“Sixteen-year-old activist Greta Thunberg has quickly risen to prominence with her clarion call for climate action and Time's naming her its 2019 Person of the Year this week.” (NPR, 12/12)
“So ridiculous. Greta must work on her Anger Management problem, then go to a good old fashioned movie with a friend! Chill Greta, Chill!” (President Trump tweet 12/12)
Interestingly, Greta Thunberg has recently become a darling of the media in Stalinist Cuba, a regime whose founders craved a pretty dramatic form of “climate change.”
And speaking of ridiculous Time magazine bestowing honors on people who desperately needed to chill:
The publication also honored Che Guevara among the world’s top 25 political icons. Che ranks No. 9, between Adolph Hitler (8) and Ronald Reagan (10.) Mao Zedong ranks 3rd, Genghis Khan 5th, and Mohandas Gandhi 1st.
So, OK, Time was obviously not making a moral judgment call on these rankings. “We look at world leaders whose legacies have stood the test of time,” they explain. Fine. Sounds perfectly reasonable and objective.
Time magazine’s last ranking of Che Guevara in 1999 as among “The 100 Most Important People of the Century,” at first glance also appeared objective. Until you read further and found that they placed Che in the “Heroes and Icons” section, alongside Anne Frank, Andrei Sakharov, Rosa Parks and Mother Teresa. On Fox News, the late Alan Colmes once scoffed at my claim for this—then gaped semi apologetically at my proof.
“Nothing could be more vicariously gratifying than Che Guevara’s disdain for material comfort and everyday desires,” read Time’s Encomium to Che Guevara in 1999 composed by Duke Professor Ariel Dorfman, whose “research” overlooked some important details. To wit:
“Che’s house was among the most luxurious in Cuba,” writes Cuban journalist Antonio Llano Montes about the Mansion-estate Che Guevara “acquired” promptly upon entering Havana in January 1959. After a hard day at the office signing firing-squad murder warrants and blasting teen-agers’ skulls apart with the coup-de-grace from his .45, Che Guevara repaired to his new domicile just outside Havana on the pristine beachfront (today reserved exclusively for tourists and Communist party members, by the way.) Until a few weeks prior, it had belonged to Cuba’s most successful building contractor. “The mansion had a boat dock, a huge swimming pool, seven bathrooms, a sauna, a massage salon and several television sets,” continues Llano Montes. “One TV had been specially designed in the U.S. and had a screen ten feet wide and was operated by remote control (remember, this was 1959.) This was thought to be the only TV of its kind in Latin America. The mansion’s garden had a veritable jungle of imported plants, a pool with waterfall, ponds filled with exotic tropical fish and several bird houses filled with parrots and other exotic birds. The habitation was something out of A Thousand and One Nights.”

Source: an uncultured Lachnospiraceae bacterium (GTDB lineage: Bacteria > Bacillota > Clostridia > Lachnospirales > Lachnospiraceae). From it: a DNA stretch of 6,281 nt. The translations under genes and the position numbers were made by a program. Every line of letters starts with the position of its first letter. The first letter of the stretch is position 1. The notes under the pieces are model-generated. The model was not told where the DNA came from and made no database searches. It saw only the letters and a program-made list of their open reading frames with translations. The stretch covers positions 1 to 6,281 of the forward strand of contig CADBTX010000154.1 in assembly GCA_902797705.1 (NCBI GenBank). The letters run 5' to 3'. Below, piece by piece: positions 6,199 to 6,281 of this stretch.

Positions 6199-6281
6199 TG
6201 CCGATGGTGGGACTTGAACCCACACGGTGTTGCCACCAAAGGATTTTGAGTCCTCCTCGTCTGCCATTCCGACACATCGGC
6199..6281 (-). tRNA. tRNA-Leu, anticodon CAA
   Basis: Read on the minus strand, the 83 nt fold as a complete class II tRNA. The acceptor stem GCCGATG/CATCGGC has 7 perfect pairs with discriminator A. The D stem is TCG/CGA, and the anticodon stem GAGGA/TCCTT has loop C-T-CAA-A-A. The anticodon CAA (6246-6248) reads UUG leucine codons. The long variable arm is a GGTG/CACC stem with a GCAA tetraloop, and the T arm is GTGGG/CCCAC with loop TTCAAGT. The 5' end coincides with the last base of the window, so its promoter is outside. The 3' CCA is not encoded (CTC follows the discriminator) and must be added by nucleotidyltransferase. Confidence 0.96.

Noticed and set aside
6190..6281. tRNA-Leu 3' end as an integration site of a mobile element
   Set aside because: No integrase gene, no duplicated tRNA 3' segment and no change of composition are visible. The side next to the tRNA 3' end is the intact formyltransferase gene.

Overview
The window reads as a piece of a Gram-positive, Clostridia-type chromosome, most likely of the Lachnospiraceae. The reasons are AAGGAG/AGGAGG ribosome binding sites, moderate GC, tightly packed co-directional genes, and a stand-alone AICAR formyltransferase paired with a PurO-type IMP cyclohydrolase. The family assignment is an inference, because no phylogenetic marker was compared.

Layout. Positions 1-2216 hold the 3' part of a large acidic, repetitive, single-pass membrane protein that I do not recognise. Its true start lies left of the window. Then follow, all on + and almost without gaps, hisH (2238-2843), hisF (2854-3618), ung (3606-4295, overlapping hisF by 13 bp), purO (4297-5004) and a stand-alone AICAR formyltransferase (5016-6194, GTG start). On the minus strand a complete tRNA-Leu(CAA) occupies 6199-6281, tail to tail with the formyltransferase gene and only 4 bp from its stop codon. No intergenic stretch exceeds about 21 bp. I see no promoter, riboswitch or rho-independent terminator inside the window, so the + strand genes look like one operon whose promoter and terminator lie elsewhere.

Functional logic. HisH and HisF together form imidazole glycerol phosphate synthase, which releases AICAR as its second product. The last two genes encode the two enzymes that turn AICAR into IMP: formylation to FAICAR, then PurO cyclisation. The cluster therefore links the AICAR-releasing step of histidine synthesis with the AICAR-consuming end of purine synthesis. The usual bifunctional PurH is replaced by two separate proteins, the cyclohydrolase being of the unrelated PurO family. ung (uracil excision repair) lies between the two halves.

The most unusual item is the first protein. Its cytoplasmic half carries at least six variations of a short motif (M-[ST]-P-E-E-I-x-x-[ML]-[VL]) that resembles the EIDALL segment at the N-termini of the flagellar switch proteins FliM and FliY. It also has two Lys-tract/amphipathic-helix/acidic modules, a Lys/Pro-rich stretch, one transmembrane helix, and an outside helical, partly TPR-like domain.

The “austere idealist,” Che Guevara, hadn’t done too badly for himself in this real estate “acquisition” (hand over all your property Mr. Cuban contractor, or face a firing squad.)
“Che was the embodiment of a man true to his word,” asserts yet another Time encomium to Che Guevara by Dan Fastenberg, a recent graduate of Columbia School of Journalism.
Alas, the “research” by Time magazine’s “gallant crusader for the truth” (Columbia School of Journalism’s term for its graduates) again appears deficient:
“I am not a communist and have never been a communist,” was how Che Guevara gave his “truthful word” to The New York Times on Jan. 4th 1959. “It gives me great pain to be called a communist,” he continued truthing.
“Che was the embodiment of a man who never backs down and is willing to pay the ultimate price,” continued Fastenberg in his Time magazine fluff piece. “After Guevara was captured fomenting revolution in Bolivia in 1967, he said, “Go ahead and kill me, I am just a man.”
In fact, on his second to last day alive, Che Guevara ordered his guerrilla charges to give no quarter, to fight to the last breath and to the last bullet. With his men doing exactly that, Che snuck away from the firefight, and crawled towards the Bolivian soldiers doing the firing.
“Don’t Shoot! I’m Che Guevara! I’m worth more to you alive than dead!”
The details of Che’s capture are available in the official records of the men who captured him. Columbia School of Journalism graduates and Time “investigative journalists” are no more barred from reading those records than is this writer.
These documents record this “embodiment of a man who never backs down” dropping his fully loaded weapons on Oct. 8, 1967 and whimpering: “Don’t Shoot! I’m Che Guevara! I’m worth more to you alive than dead!”
But it was only after his (obviously voluntary) capture that Che segued into full Eddie-Hasquell-Greeting-June-Cleaver-Mode. “What’s your name, young man?!” Che quickly asked one of his captors. “Why what a lovely name for a Bolivian soldier!”
“You are a very special person!” Che then commended the soldier’s commander, Captain Gary Prado. “I have been talking to some of your men. They think very highly of you, captain Prado!..Now, could you please find out what they plan to do with me?....I don’t suppose you will kill me. I’m surely more valuable alive!”
His Bolivian captors viewed the matter differently. In fact, they adopted a policy that has since become a favorite among Americans who encounter (so-called) endangered species on their property: “Shoot, shovel, and shut-up.”